THE PRINCIPLES OF THE DECLARATION
What is an Unalienable Right?
And unalienable right is a right that cannot ever be taken away, transferred, or denied to any person. In the Declaration of Independence, Thomas Jefferson stated that the three unalienable rights were "Life, Liberty and the pursuit of Happiness".
Who's responsible for securing these rights?
The people responsible for securing unalienable rights are both the government in question, and the citizens. The men and women controlling the government must ensure they use the power of the state to protect these rights, and the citizens are required to take the burden of the state when it can no longer or is not able to guarantee these rights.
What is "Consent of the Governed"?
To simplify it, the idea of "Consent of the Governed" means that a government's power is only legitimate and moral when the power is in the hands of the people in which the government is ruling over.
Why do we need consent of the governed?
Consent of the governed is incredibly important for any stable, long lasting country to survive. Without it, the power is no longer in the hands of the people who the state rules over. Governments without consent of the governed usually lead to the citizens rising up against it, because of their lack of say in what goes on in the state. Famous examples of this are the U.S. Revolution and the French Revolution. Without consent of the governed, the citizens of the United States would have no power over and laws or bills that were passed, and the government could easily turn tyrannical.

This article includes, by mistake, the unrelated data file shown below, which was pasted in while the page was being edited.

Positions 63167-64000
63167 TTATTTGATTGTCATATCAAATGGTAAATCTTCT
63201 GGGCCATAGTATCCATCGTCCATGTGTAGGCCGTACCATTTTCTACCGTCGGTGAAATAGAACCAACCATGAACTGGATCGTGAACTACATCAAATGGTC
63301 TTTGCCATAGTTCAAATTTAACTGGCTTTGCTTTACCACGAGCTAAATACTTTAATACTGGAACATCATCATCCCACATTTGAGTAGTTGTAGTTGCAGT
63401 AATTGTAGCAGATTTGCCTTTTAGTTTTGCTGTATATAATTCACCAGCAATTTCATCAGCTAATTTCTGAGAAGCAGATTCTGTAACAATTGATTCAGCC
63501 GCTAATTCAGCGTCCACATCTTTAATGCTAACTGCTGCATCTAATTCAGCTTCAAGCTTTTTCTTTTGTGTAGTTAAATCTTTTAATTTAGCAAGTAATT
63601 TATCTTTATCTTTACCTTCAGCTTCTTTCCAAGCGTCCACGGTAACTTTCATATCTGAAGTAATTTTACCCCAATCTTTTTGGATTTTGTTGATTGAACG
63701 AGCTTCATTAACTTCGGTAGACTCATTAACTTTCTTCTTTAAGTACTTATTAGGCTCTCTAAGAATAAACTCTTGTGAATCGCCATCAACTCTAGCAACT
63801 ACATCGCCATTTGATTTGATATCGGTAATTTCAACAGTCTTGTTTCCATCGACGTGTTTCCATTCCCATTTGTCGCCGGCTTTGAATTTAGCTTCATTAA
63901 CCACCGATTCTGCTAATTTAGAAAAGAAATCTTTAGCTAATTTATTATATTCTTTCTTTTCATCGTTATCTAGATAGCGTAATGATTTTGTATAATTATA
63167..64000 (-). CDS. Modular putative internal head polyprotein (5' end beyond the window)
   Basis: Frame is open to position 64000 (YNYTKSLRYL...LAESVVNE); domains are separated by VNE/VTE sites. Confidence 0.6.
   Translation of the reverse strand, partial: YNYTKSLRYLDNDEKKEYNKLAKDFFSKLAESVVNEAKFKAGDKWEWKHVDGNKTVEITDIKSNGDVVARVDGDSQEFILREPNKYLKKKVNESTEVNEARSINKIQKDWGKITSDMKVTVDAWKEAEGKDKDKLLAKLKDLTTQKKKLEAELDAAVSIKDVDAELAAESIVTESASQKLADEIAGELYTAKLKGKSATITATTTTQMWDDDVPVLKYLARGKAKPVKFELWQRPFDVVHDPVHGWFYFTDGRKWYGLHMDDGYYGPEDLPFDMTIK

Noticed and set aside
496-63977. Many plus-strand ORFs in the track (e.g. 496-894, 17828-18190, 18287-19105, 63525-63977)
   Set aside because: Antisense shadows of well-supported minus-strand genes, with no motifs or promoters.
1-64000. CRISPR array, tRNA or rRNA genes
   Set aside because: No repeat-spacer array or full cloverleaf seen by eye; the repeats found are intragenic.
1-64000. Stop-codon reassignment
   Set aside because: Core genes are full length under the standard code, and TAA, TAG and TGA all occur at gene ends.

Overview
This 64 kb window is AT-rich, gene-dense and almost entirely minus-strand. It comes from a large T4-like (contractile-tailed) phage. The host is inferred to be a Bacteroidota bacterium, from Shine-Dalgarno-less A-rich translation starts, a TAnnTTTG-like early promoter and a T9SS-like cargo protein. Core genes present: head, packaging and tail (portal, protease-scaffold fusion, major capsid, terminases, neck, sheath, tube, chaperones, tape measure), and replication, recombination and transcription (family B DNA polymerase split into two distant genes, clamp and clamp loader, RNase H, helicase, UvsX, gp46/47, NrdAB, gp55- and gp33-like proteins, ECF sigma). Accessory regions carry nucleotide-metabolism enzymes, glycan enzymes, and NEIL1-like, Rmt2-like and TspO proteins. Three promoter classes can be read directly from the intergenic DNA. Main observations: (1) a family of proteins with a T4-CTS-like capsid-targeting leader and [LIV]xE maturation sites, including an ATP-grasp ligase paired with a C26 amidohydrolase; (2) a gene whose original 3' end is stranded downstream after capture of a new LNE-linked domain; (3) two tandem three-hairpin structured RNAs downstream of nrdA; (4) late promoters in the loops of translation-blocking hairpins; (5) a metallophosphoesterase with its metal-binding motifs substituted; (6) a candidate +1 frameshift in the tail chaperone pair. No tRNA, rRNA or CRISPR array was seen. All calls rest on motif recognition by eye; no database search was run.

Are These Principles Outdated?
The ideas of Consent of the Governed and inalienable rights are timeless, but are the ideas stated in the Constitution and Declaration outdated? Both of these, in the United States, are up for debate.
Consent of the Governed:
Many Americans feel as if they have no say in politics, and that the U.S. Government is one big, never ending oligarchy where the wealthy continually rise to the top and usually separate the voters into two parties. While both of these are partially true, in the most basic sense we are able to vote, and the power is in the people's hands, regardless of whether or not they use this power. Gerrymandering, lobbying and the incredibly high cost of running for positions all contribute to the feeling of helplessness to the voters, though.
All Americans are entitled to the rights stated in the Constitution, but some people argue that the idea of Inalienable Rights are only guaranteed to people with perfect records, and that any out of prison criminals are inhibited in their right to pursue happiness, especially dealing with the war on drugs. However, the definition in the Constitution still holds up today, and has no need to be updated.
Do These Principals Matter?
Inalienable rights and Consent of the Governed are essential for any stable country to continue running. They are important to me, you, and everyone else in the world because without these, people have no say in what goes on around them.